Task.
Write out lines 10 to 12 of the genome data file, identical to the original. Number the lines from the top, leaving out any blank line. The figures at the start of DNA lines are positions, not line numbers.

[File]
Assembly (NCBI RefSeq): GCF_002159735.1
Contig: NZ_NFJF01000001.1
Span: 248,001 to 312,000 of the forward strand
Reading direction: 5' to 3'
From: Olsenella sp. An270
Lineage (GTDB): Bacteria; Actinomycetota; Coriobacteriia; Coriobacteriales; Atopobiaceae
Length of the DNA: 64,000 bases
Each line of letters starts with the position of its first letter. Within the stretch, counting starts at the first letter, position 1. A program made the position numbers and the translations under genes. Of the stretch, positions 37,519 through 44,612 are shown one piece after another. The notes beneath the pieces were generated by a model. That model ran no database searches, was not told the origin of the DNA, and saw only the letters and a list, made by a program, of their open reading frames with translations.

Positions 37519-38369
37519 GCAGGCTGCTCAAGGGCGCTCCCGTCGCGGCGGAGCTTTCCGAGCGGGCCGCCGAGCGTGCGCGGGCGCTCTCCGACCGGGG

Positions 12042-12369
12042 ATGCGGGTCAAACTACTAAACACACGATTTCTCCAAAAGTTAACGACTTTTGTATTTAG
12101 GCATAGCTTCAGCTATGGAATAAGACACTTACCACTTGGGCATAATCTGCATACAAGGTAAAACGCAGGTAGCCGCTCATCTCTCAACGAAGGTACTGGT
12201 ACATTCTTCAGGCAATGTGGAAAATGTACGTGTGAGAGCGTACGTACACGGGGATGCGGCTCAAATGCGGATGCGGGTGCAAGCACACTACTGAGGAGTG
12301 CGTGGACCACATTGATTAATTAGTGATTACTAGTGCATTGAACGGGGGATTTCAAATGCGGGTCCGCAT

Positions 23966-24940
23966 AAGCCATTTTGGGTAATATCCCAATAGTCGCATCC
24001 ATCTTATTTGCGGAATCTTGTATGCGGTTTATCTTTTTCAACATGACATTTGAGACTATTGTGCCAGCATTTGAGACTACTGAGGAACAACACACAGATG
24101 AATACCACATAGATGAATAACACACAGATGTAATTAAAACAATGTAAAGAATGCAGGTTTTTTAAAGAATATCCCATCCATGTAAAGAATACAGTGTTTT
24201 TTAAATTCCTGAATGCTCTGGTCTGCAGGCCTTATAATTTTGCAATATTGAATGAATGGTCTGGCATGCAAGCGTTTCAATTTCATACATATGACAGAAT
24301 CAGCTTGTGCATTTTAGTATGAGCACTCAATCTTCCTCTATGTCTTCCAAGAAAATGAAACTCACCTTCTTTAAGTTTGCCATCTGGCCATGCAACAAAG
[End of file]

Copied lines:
37519 GCAGGCTGCTCAAGGGCGCTCCCGTCGCGGCGGAGCTTTCCGAGCGGGCCGCCGAGCGTGCGCGGGCGCTCTCCGACCGGGG

Positions 12042-12369
12042 ATGCGGGTCAAACTACTAAACACACGATTTCTCCAAAAGTTAACGACTTTTGTATTTAG